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XZ Utils Backdoor Attack Brings Another Similar Incident to Light

The discovery of the XZ Utils backdoor reminds an F-Droid developer of a similar incident that occurred a few years ago.

Linux Vulnerability: CVE-2024-3094

The recent discovery of the XZ Utils backdoor has reminded a developer of the F-Droid open source Android app repository of a similar incident that occurred a few years ago.

In late March, PostgreSQL maintainer Andres Freund alerted the cybersecurity industry of a backdoor he had discovered in the Liblzma (XZ Utils) data compression library, which is widely used by developers and is present by default in several Linux distributions.

An initial analysis of the backdoor suggested that it enabled SSH authentication bypassing, but further investigation revealed that it enabled remote code execution on vulnerable Linux systems. The vulnerability introduced by the malicious code is tracked as CVE-2024-3094.

While it’s not uncommon for sophisticated threat actors to target open source software in supply chain attacks, this incident stands out because the backdoor appears to be the result of a malicious operation that spanned several years.

In a post on Mastodon, Hans-Christoph Steiner, a maintainer of F-Droid, recalled a similar story from 2020, when an individual attempted to get F-Droid developers to add what later was determined to be a SQL injection vulnerability. That attempt was unsuccessful, but has some similarities to the XZ incident. 

In the F-Droid incident, random accounts attempted to pressure developers into adding the malicious code. 

While some have suggested in response to Steiner’s post that in the F-Droid case the introduction of an SQL injection vulnerability may have been an honest mistake, Steiner disagrees.  

“Because the submitter deleted their account as a response to the review, I think it could be a deliberate attempt to insert the vuln,” Steiner said. “Plus all the attention from random new accounts. If it had been a normal review process, I could see how it could have been an honest mistake. But that scenario also makes it more attractive to the attacker, since making a mistake there is quite plausible, and could serve as an easy cover story.”

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In the case of XZ Utils, the backdoor appears to have been added by an individual named Jia Tan, aka JiaT75. This might not be a real developer, but a persona created by a sophisticated threat actor. The name is Chinese, but the threat actor might have picked it as a false flag

A timeline of the events created by researcher Russ Cox shows that Jia Tan started making contributions to the XZ Utils project in October 2021. He submitted several harmless patches over the next few months.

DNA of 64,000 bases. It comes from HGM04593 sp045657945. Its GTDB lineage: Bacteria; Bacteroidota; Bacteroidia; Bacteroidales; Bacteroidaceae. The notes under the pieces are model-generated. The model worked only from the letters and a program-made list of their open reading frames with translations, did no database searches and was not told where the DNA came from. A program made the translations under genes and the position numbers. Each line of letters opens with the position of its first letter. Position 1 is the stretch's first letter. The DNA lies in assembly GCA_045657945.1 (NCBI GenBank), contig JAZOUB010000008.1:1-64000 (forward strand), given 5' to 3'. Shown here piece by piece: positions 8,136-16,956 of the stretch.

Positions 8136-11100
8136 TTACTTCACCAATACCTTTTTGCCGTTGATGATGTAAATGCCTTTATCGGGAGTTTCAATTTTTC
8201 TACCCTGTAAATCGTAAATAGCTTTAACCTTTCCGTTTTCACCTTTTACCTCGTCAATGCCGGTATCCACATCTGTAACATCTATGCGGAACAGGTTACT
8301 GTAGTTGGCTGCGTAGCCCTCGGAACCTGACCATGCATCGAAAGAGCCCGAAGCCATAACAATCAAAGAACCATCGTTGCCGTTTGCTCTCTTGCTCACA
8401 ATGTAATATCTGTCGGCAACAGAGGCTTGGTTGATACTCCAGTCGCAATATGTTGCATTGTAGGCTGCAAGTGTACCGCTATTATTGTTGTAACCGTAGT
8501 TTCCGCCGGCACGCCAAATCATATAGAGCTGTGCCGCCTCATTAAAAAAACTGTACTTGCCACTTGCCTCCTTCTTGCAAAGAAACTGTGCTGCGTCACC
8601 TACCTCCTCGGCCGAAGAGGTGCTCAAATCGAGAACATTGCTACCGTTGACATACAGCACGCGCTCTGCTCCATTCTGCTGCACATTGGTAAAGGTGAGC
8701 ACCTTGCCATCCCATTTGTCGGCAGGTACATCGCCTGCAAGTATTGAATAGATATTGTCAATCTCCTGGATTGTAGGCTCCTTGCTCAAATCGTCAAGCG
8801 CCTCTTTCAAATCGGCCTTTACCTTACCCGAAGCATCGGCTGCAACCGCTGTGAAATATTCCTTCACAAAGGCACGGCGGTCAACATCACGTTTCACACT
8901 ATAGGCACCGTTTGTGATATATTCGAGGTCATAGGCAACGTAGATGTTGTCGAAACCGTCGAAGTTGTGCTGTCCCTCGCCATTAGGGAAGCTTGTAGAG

By the spring of 2022, Lasse Collin, the main developer of XZ Utils, had added some of Jia Tan’s patches to the project. However, not all of Jia Tan’s patches had made it into XZ Utils and Collin started getting messages pressuring him into merging the patches. The users pressuring Collin were later determined to be likely fake accounts created to increase Jia Tan’s chances of becoming an official maintainer. 

By June 2022, Collin had already hinted at Jia Tan possibly becoming a maintainer and in a message in late-June he described the contributor as “practically a co-maintainer”. Over the next months, Jia Tan made several changes, and in June 2023 he started making modifications that Cox believes were likely in preparation for the backdoor.

The actual backdoor code was added on February 23, 2024, and it was discovered by Freund roughly one month later, before it was widely distributed via Linux distributions and other projects. In this timeframe, the threat actor behind the backdoor made attempts to hurry up the distribution of the malicious code, including through the use of fake accounts.

Collin is conducting an investigation of his own into this incident and has promised to share details in the coming days. 

Dan Lorenc, software supply chain security expert and CEO of Chainguard, has shared some thoughts on the XZ Utils incident. Lorenc warned in a Security Conversations podcast back in 2022 about governments likely having hacking teams focusing on long-term open source software supply chain attacks.

It remains to be seen if other similar incidents — conducted by the same threat actor or others — come to light. 

Related: Watch: Supply Chain and Third Party Risk Summit 2024

Related: Malware Upload Attack Hits PyPI Repository

Related: Cyber Insights 2024: Supply Chain 

Written By

Eduard Kovacs (@EduardKovacs) is a managing editor at SecurityWeek. He worked as a high school IT teacher for two years before starting a career in journalism as Softpedia’s security news reporter. Eduard holds a bachelor’s degree in industrial informatics and a master’s degree in computer techniques applied in electrical engineering.

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